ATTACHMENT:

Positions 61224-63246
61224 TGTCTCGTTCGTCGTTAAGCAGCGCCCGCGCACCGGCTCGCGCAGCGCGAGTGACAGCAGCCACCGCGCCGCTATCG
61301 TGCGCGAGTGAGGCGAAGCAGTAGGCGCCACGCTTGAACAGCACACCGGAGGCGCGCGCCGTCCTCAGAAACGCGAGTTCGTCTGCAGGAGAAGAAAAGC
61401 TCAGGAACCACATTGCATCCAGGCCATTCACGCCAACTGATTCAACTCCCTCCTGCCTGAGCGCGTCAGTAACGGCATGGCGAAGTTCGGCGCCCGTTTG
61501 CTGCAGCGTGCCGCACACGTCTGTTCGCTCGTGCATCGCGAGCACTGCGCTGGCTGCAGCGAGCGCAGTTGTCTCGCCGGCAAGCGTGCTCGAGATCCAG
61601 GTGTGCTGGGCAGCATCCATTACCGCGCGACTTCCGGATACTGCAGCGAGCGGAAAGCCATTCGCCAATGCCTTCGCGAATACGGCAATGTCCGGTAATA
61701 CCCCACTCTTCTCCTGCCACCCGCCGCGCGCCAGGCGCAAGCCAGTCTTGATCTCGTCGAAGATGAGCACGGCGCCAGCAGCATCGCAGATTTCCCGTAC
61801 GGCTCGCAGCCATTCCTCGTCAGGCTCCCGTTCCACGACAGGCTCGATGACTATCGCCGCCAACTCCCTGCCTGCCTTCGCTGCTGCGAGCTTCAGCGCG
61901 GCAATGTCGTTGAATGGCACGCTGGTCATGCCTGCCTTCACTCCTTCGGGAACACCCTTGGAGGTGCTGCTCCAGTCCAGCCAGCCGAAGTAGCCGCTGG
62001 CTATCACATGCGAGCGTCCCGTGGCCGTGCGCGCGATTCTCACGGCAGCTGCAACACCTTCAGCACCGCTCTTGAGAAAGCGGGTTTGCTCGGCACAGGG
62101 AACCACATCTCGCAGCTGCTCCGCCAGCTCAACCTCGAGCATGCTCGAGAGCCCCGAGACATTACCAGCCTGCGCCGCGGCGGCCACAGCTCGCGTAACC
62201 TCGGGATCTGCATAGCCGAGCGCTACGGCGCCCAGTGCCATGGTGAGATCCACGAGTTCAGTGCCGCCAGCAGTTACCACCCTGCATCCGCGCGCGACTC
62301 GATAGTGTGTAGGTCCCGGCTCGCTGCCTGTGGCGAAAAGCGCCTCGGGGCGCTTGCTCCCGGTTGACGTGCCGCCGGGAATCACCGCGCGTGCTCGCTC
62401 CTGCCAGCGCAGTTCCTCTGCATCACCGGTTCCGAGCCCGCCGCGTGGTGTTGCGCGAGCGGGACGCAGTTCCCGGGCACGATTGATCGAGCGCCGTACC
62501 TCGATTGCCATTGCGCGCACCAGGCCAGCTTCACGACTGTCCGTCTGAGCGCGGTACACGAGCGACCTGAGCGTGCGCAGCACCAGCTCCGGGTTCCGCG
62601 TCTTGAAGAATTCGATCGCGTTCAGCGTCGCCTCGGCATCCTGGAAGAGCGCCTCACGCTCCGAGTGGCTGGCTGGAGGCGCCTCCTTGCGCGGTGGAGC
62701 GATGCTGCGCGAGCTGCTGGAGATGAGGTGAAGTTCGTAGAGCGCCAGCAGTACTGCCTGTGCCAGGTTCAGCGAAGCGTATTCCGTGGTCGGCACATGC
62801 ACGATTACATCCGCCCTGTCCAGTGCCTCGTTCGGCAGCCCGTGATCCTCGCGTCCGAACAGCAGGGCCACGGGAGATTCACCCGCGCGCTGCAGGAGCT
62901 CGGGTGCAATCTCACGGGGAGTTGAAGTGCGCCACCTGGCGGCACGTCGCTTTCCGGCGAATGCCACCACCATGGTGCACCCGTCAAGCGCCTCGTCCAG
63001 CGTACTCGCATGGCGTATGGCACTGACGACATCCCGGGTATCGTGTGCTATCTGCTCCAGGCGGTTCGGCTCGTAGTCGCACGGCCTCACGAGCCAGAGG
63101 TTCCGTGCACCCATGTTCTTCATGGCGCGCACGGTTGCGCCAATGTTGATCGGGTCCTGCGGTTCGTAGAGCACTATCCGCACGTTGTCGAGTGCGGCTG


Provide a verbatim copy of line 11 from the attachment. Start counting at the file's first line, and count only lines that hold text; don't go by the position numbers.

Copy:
62101 AACCACATCTCGCAGCTGCTCCGCCAGCTCAACCTCGAGCATGCTCGAGAGCCCCGAGACATTACCAGCCTGCGCCGCGGCGGCCACAGCTCGCGTAACC